American Wild Ales

American wild ales are a diverse category, often featuring innovative ingredients and techniques. They can range from fruity and tart to earthy and funky. Imagine a playground of flavors, where each sip is a new adventure.

Other Wild Styles

Beyond lambics, gueuzes, and American wild ales, there are many other styles, including Berliner Weisse, Gose, and farmhouse ales. Each offers a unique take on wild fermentation, providing a wide range of flavors and experiences to explore.

Pairing Wild Ales with Food

Best Food Pairings

Wild ales are incredibly versatile and can pair well with a variety of foods. Here are some suggestions:

  • Lambics: Perfect with sharp cheeses, roasted vegetables, and fruity desserts. The tartness of the lambic complements and contrasts these flavors beautifully.
  • Gueuze: Great with charcuterie, seafood, and creamy dishes. The effervescence and complexity of gueuze can cut through rich flavors and enhance lighter ones.
  • American Wild Ales: Pair well with grilled meats, spicy foods, and berry-based desserts. The diverse flavors in American wild ales can stand up to bold dishes and complement sweet ones.
  • Other Wild Styles: Experiment with different pairings! Berliner Weisse is fantastic with light salads and seafood, while Gose pairs well with tangy, salty foods like pretzels and oysters.

Why These Pairings Work

The acidity and complexity of wild ales make them excellent for cutting through rich, fatty foods and enhancing the flavors of lighter dishes.

Their carbonation cleanses the palate, making each bite more enjoyable. Think of wild ales as a culinary partner that elevates every meal.

Homebrewing Wild Ales

Basic Recipes

Ready to try brewing your own wild ale? Here’s a simple recipe for a basic American Wild Ale:


  • Pale malt
  • Wheat malt (for body and head retention)
  • Hops (low bitterness, such as Saaz or Hallertau)
  • Wild yeast strain (like Brettanomyces)
  • Water


  1. Mash the grains at 150°F (65°C) for 60 minutes.
  2. Boil the wort, adding hops at the beginning for mild bitterness.
  3. Cool the wort and pitch the wild yeast.
  4. Ferment at 68°F (20°C) for several weeks.
  5. Bottle or keg, carbonate, and enjoy your homemade wild ale!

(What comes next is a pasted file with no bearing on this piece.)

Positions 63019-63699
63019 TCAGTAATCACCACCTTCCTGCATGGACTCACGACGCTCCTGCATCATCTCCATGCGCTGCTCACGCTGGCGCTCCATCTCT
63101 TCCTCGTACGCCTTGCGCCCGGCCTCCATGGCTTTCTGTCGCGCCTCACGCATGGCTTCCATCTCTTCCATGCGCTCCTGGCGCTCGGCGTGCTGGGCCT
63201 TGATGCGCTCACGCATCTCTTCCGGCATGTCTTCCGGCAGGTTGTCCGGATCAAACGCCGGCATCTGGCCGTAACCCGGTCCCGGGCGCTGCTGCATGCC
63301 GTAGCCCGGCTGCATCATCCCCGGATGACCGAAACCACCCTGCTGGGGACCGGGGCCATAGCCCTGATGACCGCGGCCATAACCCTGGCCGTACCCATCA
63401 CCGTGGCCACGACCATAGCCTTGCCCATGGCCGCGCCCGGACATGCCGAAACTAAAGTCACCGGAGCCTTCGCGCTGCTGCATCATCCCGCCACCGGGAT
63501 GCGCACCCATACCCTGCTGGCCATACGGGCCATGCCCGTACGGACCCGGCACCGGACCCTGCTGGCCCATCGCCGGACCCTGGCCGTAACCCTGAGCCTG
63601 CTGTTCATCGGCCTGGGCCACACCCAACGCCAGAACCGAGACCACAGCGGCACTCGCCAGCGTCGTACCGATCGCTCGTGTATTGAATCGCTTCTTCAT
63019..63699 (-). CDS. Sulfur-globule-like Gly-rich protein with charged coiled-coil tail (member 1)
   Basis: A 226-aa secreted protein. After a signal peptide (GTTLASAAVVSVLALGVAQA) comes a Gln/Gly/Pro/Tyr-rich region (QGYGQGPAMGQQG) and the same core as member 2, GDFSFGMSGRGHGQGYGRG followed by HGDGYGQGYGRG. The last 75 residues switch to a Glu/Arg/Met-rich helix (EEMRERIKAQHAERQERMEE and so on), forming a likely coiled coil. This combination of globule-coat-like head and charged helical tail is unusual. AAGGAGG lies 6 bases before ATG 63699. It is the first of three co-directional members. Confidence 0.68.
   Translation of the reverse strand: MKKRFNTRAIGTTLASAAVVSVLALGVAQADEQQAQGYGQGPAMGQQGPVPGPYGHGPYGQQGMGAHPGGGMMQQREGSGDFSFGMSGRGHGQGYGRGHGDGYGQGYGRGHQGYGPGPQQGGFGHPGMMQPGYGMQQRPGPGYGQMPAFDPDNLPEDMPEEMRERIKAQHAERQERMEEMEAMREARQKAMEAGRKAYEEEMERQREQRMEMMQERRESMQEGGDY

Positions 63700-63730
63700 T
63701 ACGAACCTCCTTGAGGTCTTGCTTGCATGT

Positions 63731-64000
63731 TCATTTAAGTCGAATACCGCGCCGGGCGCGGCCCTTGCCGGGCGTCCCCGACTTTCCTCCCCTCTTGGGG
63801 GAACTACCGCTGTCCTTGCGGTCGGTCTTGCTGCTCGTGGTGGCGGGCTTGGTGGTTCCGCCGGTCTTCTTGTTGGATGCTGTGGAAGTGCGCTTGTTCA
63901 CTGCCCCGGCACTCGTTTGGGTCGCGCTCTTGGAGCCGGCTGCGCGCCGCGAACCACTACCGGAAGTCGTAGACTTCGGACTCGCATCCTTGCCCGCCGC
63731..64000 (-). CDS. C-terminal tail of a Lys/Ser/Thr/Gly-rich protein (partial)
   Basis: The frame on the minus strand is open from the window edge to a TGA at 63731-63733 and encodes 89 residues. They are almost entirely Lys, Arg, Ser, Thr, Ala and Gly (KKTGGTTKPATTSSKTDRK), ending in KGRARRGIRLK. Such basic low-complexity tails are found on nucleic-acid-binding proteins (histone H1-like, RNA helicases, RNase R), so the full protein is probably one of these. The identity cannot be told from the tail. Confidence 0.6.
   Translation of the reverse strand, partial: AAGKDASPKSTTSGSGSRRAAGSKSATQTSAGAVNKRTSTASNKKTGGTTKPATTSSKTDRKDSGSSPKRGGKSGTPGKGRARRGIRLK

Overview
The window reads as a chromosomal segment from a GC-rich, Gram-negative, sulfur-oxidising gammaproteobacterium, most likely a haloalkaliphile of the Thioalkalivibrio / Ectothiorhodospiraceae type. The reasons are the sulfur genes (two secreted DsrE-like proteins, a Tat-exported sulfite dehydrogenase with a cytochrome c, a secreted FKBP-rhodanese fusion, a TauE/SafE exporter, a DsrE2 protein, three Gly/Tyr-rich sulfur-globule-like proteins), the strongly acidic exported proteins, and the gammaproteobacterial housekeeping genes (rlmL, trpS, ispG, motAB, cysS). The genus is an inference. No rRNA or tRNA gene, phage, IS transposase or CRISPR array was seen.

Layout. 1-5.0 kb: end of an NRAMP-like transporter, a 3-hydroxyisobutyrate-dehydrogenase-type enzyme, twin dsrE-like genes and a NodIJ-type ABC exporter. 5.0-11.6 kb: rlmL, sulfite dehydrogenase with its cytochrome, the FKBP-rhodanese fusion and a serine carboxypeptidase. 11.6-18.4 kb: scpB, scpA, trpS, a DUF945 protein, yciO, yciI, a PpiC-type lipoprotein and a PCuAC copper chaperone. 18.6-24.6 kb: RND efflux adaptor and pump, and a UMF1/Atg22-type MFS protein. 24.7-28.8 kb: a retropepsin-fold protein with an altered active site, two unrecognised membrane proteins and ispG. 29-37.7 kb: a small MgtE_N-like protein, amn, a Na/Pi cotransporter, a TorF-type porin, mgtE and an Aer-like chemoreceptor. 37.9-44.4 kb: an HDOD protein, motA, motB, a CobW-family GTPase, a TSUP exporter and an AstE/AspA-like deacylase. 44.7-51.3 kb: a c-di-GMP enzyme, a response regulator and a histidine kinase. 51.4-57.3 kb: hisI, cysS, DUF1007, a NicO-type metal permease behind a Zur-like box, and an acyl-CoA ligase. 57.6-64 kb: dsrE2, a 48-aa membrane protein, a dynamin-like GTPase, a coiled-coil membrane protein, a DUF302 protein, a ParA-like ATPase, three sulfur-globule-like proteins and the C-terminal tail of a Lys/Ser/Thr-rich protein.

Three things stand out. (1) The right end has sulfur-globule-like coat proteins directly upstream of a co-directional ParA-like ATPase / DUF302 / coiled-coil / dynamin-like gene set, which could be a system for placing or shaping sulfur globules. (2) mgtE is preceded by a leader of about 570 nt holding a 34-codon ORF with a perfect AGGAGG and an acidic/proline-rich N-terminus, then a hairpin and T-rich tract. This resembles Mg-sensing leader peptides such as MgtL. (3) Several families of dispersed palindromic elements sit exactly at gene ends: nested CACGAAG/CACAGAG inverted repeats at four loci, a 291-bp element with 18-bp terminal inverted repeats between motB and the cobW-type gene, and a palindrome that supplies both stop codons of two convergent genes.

Tips and Tricks

Patience is key when brewing wild ales. Allow the beer to ferment and age for several months to develop the complex flavors.

Use high-quality ingredients and experiment with different yeast strains to find your perfect flavor profile. Keep everything sanitized to avoid unwanted bacteria.

Common Challenges

One common challenge is achieving the right balance of sourness and funkiness. Start with a lower amount of wild yeast and adjust in future batches.

Another challenge is ensuring a clean fermentation environment to avoid off-flavors. Proper sanitation and temperature control are crucial.

Trends in Wild Ales

Current Trends

Wild ales are gaining popularity in the craft beer world. Breweries are experimenting with barrel aging, blending different batches, and adding fruits and spices.

The use of local and seasonal ingredients is also becoming more common, creating unique and innovative flavors.

Future Predictions

Looking ahead, we can expect more creative experimentation with wild ales. Hybrid styles that blend wild fermentation with other beer styles, such as IPAs or stouts, will likely emerge.

The focus on sustainability and local sourcing will continue to influence the production of wild ales, resulting in even more diverse and exciting beers.


To wrap things up, wild ales are a fantastic choice for those looking for unique and complex beers. Whether you’re enjoying a commercial example or brewing your own, wild ales offer a world of flavor and excitement.

Their versatility in food pairings and their rich history make them a beloved style among beer enthusiasts. So next time you’re feeling adventurous, reach for a wild ale and savor the experience. Cheers!